Achille Bianchi

Cass Corridor treatment clinic helping clients, and the streets, get clean

DETROIT—Through gardening, street cleanups and art programs, a non-profit in Cass Corridor is saving fathers in Detroit, one street at a time.

Having been around for 83 years, Mariner’s Inn is a rehabilitation center that treats its all-male clientele with unique treatment programs. Through partnerships with various organizations, the Inn uses familiar place-building concepts to not only help their clients recover, but the streets that surround them as well.

Gardening and work opportunities

While some of their clientele have traveled across Michigan to come clean at the Inn, some are reluctant to enter the various programs. After the initial steps, however, they become genuinely interested in what the programs, and the Inn, have to offer.

“At first it was hard to get anyone involved, because there was nothing in the backyard – nobody could really see what it was we were trying to do,” says Kori Lowe, a residential program director at the Inn, of their one-year-old gardening program. “Once they started to see the garden grow, they really got excited and involved.”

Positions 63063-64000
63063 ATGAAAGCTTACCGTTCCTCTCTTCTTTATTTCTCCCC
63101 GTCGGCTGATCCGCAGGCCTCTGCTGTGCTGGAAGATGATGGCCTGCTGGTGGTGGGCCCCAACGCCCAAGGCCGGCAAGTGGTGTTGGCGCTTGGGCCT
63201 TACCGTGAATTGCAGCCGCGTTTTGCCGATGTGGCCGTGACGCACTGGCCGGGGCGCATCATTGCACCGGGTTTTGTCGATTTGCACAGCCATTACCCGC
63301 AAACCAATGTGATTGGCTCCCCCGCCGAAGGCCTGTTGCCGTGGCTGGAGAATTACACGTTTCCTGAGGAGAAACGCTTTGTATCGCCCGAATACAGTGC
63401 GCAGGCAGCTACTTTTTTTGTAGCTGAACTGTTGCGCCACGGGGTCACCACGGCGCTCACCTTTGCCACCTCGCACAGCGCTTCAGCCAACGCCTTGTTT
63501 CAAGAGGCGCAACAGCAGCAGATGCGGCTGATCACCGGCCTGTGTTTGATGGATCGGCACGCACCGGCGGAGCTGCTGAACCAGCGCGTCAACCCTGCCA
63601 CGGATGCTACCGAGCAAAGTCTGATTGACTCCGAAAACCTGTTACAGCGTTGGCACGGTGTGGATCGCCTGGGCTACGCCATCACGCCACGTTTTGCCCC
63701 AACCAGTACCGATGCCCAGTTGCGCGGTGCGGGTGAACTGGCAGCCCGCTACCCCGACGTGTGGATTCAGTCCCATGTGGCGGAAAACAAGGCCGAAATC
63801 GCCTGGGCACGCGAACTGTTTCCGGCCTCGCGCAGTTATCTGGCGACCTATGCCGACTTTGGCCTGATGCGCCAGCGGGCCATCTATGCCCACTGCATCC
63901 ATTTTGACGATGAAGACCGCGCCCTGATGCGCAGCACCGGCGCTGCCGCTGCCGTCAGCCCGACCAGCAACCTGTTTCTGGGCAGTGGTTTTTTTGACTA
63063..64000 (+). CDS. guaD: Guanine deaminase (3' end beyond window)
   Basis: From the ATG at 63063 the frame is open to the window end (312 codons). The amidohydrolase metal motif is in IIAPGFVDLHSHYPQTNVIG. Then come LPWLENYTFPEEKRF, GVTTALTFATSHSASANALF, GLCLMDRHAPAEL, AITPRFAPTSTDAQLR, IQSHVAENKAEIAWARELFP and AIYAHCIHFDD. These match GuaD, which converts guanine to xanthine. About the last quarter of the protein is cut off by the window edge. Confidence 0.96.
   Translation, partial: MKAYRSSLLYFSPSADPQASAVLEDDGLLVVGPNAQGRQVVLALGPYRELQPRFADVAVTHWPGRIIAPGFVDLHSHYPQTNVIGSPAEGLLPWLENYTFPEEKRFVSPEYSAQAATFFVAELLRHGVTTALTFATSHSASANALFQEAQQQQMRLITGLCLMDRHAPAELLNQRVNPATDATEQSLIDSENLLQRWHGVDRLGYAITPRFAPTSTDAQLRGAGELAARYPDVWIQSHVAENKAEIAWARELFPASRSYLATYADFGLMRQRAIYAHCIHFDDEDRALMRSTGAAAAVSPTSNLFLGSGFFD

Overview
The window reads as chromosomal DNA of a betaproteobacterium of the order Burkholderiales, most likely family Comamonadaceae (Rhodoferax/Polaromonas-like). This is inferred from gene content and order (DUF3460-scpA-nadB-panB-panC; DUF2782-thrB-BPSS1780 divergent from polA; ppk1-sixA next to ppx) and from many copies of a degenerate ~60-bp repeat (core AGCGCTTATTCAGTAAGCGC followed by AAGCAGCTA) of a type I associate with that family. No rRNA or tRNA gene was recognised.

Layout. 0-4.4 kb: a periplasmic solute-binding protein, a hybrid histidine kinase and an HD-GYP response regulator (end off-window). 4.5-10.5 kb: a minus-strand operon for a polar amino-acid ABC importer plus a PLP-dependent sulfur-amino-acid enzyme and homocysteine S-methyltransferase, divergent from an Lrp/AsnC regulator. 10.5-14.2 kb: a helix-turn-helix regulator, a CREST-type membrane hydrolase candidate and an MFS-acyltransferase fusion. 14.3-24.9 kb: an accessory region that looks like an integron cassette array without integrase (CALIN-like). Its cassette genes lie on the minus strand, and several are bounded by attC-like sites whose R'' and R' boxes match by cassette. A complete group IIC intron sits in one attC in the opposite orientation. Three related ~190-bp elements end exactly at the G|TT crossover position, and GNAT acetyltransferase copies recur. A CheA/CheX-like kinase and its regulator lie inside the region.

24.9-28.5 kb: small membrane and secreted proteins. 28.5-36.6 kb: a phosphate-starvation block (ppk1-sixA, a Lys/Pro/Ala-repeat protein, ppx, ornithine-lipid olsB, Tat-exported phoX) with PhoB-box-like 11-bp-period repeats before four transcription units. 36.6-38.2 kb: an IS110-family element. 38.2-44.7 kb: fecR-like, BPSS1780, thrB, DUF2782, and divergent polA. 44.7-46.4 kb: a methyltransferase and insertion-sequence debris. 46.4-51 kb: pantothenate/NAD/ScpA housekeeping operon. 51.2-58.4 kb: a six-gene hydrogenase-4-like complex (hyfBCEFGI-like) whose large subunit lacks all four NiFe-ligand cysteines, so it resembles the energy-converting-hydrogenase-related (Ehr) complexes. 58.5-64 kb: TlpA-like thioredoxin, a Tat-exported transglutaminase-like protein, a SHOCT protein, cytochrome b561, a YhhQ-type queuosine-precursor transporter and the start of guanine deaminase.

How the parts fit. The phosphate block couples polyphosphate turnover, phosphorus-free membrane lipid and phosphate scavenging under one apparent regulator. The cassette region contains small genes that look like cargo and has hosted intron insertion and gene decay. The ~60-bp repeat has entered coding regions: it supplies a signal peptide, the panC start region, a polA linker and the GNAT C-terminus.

Lowe says that’s important because it gives their clients something to think about other than their addictions, which their lives revolve around, even during recovery.

“I think the most positive impact is that it gives them something healthy and productive to do that has nothing to do with being an addict,” Lowe says.

Carina Yanish, who’s been with the Inn for five years and acts as the chief operating officer, agrees. She says a lot of the men who come to Mariner’s haven’t had three square meals a day in years, or in some cases, never.

The Inn also has a streets cleanup program it offers to its clientele. They mow lawns, pickup trash, and this year have adopted nearby Cass Park, a once derelict greenspace, which they now maintain weekly.

“I’ve talked to them about why community gardens are so prevalent here, and why it’s important to grow their own food,” Yanish says. “It’s also a statement about the state of Detroit – about not having access to affordable, healthy food. I think they connect in two ways, not only with the nutrition aspect, but also the political statement that having a garden makes.”

“I grew up on a farm, it’s helped a lot – it’s my therapy,” says Michael Darling, 47, a client at the Inn. “I go out there first thing in the morning, meditate and pull weeds. Seeing it now compared to what it was, it was just a dream and then it was there. That’s why it’s named Growing Dreams. It’s therapeutic – now we just need more space. “

Lowe acknowledges the hard work it takes to start a garden, but with some help from the Greening of Detroit, they got theirs started, complete with soil testing and all.

And next year, they will have more space. The success of the initial program and the response the Inn has gotten from their clients, they now intend on doubling the amount of beds and adopting a whole new lot next year.